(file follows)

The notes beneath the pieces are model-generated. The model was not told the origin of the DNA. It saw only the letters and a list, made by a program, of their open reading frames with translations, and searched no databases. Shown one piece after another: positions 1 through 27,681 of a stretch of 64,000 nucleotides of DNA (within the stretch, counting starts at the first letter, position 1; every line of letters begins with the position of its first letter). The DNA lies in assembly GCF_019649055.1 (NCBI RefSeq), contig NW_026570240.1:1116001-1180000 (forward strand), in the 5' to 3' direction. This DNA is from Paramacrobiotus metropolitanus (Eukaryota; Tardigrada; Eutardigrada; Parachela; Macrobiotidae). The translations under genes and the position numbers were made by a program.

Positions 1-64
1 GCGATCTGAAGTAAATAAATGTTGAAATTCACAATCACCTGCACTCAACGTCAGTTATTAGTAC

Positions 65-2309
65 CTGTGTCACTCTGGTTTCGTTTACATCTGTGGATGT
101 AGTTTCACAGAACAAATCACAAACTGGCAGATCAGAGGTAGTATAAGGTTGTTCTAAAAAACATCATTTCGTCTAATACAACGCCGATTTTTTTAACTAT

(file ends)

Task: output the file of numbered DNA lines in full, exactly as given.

The notes beneath the pieces are model-generated. The model was not told the origin of the DNA. It saw only the letters and a list, made by a program, of their open reading frames with translations, and searched no databases. Shown one piece after another: positions 1 through 27,681 of a stretch of 64,000 nucleotides of DNA (within the stretch, counting starts at the first letter, position 1; every line of letters begins with the position of its first letter). The DNA lies in assembly GCF_019649055.1 (NCBI RefSeq), contig NW_026570240.1:1116001-1180000 (forward strand), in the 5' to 3' direction. This DNA is from Paramacrobiotus metropolitanus (Eukaryota; Tardigrada; Eutardigrada; Parachela; Macrobiotidae). The translations under genes and the position numbers were made by a program.

Positions 1-64
1 GCGATCTGAAGTAAATAAATGTTGAAATTCACAATCACCTGCACTCAACGTCAGTTATTAGTAC

Positions 65-2309
65 CTGTGTCACTCTGGTTTCGTTTACATCTGTGGATGT
101 AGTTTCACAGAACAAATCACAAACTGGCAGATCAGAGGTAGTATAAGGTTGTTCTAAAAAACATCATTTCGTCTAATACAACGCCGATTTTTTTAACTAT